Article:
A Letter To David Gilmour (does anyone know his email address?)

In response to this article:                                                                                                                               download (1)
I looked and couldn’t find his email address anywhere. So, since open letters are so in right now…

Dear David Gilmour,

I have just read Mark Medley’s article and I wanted to let you know my impression, based on this very small insight. It seems like you are a nice, well meaning tutor. However, it also seems that you are missing the point about the criticism and do not realise your own prejudices.

As a female writer I am all too aware of these. When I finish my book and go to publishers, I will not use my real name which is obviously female, but my initials, and this would be in the hope that they would read my book thinking it was written by a man. I believe we all negotiate within a framework of a myth of male superiority (in certain spheres, and literature is one of them). I do not exclude myself from this. Rather, I notice that when I read a book that I know is written by a man, I already (involuntarily) have the sense of it being more serious, more intelligent and altogether better. As a committed feminist, I find this sad, though it is something I CAN unravel by confronting logically. I also work in comedy where these prejudices are equally prevalent and equally untrue.

Most of the ‘great’ writers are male. Is this because women are less good at writing? Or is it because women have been/are considered inferior at many things, including thinking and consequently writing? As a female writer, do I only love female writers? No, because most of the ‘greats’ are male. As a female, would I only choose to teach female writers? No, because I do not consider what I have to say or discover about writing to be confined solely to my gender, or even relevant to it. Did these ‘greats’ write about being male or about humanity? Humanity, so why is it that the only sphere female writers are permitted is writing about femaleness? Do you see the sexism inherent in this outdated system? And if not, why have you written a book from a female perspective? I do not want to study within the two categories Literature, and Women’s Literature. They don’t exist. There’s just Literature.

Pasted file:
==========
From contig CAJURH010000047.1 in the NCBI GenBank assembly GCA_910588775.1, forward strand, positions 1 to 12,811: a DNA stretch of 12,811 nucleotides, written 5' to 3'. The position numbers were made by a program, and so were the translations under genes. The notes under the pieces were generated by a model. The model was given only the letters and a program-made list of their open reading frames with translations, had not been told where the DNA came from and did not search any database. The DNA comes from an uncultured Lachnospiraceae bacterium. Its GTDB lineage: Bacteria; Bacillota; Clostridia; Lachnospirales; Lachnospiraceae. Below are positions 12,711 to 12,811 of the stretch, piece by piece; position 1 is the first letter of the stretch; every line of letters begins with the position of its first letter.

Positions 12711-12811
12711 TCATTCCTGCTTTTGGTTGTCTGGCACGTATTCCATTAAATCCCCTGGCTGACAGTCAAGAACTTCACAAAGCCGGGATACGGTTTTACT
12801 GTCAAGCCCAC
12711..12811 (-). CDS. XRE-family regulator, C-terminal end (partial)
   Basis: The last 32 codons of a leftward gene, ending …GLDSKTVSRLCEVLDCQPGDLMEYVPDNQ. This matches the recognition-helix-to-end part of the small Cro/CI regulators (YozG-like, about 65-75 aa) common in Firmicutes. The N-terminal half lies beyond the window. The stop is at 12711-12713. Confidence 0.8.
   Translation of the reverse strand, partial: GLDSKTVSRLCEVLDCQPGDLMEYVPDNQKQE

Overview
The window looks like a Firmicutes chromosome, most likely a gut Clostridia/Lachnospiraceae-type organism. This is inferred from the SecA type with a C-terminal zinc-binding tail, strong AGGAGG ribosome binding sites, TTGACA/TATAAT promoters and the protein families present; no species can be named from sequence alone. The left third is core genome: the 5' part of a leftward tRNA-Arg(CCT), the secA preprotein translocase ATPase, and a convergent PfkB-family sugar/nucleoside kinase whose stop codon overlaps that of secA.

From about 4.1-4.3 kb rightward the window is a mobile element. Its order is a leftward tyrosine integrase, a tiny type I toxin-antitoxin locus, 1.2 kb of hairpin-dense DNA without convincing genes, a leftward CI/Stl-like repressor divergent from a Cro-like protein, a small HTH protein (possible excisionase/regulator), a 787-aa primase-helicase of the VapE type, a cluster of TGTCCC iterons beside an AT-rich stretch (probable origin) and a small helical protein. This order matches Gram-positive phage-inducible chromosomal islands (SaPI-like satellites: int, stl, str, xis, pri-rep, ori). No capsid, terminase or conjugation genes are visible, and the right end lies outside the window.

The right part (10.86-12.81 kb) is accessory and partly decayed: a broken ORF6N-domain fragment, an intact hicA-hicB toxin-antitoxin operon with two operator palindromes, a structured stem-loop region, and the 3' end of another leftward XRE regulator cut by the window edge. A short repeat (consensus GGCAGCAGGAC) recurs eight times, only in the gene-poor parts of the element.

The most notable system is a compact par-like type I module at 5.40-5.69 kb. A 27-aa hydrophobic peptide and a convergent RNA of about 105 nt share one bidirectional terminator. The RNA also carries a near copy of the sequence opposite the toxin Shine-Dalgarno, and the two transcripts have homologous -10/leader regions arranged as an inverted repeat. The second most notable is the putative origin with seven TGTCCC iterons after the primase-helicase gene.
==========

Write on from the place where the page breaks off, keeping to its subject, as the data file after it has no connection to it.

While you may not be aware of it yourself, I think you are sexist against female writers, as most people are, and it might be interesting for you to consider that possibility. It could be highly beneficial for your students too, who you are teaching within this framework, thereby perpetuating the sexism.

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